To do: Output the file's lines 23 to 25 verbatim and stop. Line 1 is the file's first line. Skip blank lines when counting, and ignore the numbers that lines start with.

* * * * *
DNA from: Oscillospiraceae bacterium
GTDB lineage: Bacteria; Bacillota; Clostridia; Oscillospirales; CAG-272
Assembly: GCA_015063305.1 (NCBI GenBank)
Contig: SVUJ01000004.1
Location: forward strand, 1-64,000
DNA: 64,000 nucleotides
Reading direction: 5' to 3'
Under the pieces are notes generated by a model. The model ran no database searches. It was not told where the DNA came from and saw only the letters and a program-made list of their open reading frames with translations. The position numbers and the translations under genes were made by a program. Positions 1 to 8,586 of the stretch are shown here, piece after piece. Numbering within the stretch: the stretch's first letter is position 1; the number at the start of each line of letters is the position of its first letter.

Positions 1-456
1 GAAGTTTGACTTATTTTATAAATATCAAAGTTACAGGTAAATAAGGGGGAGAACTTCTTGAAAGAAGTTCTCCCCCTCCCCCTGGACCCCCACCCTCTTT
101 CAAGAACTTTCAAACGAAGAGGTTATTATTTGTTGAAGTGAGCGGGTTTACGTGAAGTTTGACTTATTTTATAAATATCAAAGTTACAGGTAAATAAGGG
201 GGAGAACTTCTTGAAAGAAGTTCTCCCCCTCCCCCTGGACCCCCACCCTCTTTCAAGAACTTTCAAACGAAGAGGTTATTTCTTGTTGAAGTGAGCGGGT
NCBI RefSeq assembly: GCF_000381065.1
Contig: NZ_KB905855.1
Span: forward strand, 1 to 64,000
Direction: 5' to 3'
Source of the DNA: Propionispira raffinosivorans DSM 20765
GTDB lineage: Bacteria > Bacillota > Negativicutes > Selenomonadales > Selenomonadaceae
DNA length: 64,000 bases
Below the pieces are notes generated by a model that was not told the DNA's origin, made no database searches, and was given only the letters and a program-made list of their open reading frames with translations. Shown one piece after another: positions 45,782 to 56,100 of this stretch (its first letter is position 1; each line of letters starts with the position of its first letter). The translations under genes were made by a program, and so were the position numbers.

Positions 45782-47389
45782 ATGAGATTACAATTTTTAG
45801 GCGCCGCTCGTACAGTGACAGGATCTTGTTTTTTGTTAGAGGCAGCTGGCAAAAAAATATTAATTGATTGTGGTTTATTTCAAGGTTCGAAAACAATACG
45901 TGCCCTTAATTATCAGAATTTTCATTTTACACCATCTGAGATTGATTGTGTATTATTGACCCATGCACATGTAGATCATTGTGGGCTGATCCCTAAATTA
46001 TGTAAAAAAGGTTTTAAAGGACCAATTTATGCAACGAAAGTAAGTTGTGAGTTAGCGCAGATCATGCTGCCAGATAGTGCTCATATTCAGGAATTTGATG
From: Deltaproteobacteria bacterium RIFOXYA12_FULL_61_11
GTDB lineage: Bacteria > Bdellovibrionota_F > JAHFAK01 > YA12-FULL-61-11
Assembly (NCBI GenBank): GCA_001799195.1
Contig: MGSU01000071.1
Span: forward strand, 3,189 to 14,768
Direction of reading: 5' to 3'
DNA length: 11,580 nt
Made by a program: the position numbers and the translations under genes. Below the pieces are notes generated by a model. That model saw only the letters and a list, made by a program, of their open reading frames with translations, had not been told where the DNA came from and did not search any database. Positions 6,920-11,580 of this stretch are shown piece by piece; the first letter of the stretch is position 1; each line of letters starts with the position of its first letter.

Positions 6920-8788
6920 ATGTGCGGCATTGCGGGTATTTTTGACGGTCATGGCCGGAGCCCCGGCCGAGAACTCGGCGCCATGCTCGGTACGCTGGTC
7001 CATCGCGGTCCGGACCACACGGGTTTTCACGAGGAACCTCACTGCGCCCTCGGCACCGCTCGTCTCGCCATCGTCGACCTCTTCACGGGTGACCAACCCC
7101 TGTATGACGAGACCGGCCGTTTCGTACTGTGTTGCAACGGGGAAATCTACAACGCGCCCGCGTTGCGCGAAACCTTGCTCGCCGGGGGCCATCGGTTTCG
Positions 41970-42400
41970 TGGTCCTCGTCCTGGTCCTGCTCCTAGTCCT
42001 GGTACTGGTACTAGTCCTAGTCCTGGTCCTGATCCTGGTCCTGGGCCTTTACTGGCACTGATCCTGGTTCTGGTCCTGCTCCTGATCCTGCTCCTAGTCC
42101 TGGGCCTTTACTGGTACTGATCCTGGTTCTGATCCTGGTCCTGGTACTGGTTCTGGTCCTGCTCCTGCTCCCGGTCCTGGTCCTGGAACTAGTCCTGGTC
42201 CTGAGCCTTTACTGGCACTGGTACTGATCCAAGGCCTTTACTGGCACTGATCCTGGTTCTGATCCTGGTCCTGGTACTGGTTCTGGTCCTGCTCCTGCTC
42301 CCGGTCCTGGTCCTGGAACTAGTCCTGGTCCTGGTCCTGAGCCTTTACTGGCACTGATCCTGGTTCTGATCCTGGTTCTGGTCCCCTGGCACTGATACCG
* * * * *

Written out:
45801 GCGCCGCTCGTACAGTGACAGGATCTTGTTTTTTGTTAGAGGCAGCTGGCAAAAAAATATTAATTGATTGTGGTTTATTTCAAGGTTCGAAAACAATACG
45901 TGCCCTTAATTATCAGAATTTTCATTTTACACCATCTGAGATTGATTGTGTATTATTGACCCATGCACATGTAGATCATTGTGGGCTGATCCCTAAATTA
46001 TGTAAAAAAGGTTTTAAAGGACCAATTTATGCAACGAAAGTAAGTTGTGAGTTAGCGCAGATCATGCTGCCAGATAGTGCTCATATTCAGGAATTTGATG